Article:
Cleveland—It would be impossible not to know that the Republican National Convention is in town. The moment one deplanes at Hopkins International Airport, signage welcomes delegates and visitors to one of the biggest political events of the year. The streets downtown are lined with patriotic bunting, and virtually every bar and restaurant has a hokey political drink special or menu change.
There’s one other visible change that will be hard to miss this week: the heavy militarization of the Cleveland police department. Over the past several months, $20 million worth of equipment, much of it military-grade, has poured into the city for use during the convention.
There has been little public transparency about what the city has purchased and intends to wield this week, but the limited public records that do exist and the precedent of policing in prior host cities indicates law enforcement will essentially be in a paramilitary posture. That will be the case long after after the Republican delegates leave town. The Cleveland police department—already operating under a federal consent decree for excessive use of force—will be keeping everything it has bought, as do most convention host cities.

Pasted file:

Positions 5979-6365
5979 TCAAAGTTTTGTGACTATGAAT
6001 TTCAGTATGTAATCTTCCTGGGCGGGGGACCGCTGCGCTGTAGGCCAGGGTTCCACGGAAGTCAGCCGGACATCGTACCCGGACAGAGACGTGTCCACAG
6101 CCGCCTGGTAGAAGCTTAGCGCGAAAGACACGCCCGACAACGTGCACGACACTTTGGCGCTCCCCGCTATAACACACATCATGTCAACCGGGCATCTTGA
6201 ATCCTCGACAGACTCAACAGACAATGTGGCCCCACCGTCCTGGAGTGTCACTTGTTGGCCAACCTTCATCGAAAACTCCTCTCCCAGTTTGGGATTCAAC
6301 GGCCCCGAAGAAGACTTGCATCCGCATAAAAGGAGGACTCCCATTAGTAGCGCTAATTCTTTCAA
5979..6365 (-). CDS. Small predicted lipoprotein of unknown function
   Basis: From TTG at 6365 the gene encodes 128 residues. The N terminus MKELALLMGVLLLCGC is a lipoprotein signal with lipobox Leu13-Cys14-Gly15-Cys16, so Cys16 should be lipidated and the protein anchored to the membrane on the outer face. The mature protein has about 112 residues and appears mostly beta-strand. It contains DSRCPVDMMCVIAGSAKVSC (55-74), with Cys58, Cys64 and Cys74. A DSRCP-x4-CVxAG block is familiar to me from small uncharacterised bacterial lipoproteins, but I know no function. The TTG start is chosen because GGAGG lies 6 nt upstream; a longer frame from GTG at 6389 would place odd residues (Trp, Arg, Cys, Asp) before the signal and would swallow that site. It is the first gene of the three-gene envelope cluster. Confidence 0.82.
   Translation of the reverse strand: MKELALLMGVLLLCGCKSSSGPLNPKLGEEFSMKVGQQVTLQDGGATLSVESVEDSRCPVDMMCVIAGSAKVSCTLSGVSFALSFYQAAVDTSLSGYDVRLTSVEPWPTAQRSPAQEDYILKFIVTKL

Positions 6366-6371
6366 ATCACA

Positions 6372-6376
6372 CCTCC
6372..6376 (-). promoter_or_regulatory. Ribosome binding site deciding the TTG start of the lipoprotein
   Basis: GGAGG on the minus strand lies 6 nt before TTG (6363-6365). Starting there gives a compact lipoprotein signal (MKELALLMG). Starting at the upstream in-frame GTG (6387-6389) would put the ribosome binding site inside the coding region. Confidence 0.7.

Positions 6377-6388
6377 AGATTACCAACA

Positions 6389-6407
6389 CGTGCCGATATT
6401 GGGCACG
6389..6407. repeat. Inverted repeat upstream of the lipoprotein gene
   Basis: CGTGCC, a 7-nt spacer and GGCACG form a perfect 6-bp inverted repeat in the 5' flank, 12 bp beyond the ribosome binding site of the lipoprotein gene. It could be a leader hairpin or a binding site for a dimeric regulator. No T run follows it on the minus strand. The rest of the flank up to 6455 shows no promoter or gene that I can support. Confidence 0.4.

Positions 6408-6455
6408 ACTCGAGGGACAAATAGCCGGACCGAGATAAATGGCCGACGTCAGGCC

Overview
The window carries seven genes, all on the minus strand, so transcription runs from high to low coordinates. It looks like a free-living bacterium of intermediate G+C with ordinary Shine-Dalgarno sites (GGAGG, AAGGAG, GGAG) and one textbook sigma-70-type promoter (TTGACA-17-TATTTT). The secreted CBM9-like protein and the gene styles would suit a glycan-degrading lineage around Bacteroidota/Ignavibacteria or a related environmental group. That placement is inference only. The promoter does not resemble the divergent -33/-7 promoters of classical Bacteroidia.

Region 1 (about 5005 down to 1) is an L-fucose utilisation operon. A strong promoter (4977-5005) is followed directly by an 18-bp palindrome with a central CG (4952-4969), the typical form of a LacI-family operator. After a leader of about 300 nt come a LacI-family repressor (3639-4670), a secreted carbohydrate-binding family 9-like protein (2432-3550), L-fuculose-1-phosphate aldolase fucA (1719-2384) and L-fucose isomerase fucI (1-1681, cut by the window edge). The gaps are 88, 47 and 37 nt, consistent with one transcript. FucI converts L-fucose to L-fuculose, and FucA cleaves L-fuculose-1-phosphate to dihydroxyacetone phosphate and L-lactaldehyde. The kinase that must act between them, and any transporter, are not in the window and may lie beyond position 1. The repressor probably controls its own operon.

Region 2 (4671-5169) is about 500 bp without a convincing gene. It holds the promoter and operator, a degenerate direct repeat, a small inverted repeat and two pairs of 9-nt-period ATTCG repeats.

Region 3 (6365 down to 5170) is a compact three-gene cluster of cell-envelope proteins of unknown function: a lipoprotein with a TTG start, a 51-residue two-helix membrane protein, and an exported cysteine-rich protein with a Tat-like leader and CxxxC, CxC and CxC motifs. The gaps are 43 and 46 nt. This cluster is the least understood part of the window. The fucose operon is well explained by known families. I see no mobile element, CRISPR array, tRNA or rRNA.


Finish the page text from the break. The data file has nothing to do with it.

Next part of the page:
The presence of this military equipment has drawn deep concern from experts in Cleveland and beyond. Aside from creating a chilling effect on people who want to exercise their First Amendment protest rights, research shows the presence of heavy-duty weaponry and riot gear can create a tenser atmosphere and induce the protesters who do show up to act more aggressively.
And national tensions are already soaring, with police-community relations under potentially unprecedented strain. Two horrific shootings have targeted police officers in recent weeks in Dallas and Baton Rouge, with the latter incident happening only 24 hours before the start of the convention. Law enforcement across the country, and certainly in Cleveland, is unquestionably jangled and on edge.
Right in the middle of all this, Donald Trump will take the stage at Quicken Loans Arena. Mass protests have followed his rallies throughout the past year, with protesters often embracing civil disobedience and disruption to make their point. Several motorcycle gangs and white-supremacist groups have pledged to show up to “protect” the convention on behalf of Trump, and the state’s open-carry laws have already permitted a demonstrator armed with an assault weapon to prowl the perimeter of the convention zone on Sunday.
It’s a situation that both demands a large security presence, and can easily be inflamed by overkill from law enforcement.
* * *
The RNC in Cleveland, like the DNC in Philadelphia next week, is designated a “national security special event.” The city of Cleveland received a $50 million federal grant in December to spend on security for the convention; $30 million will pay personnel costs, while $20 million has been spent on new equipment.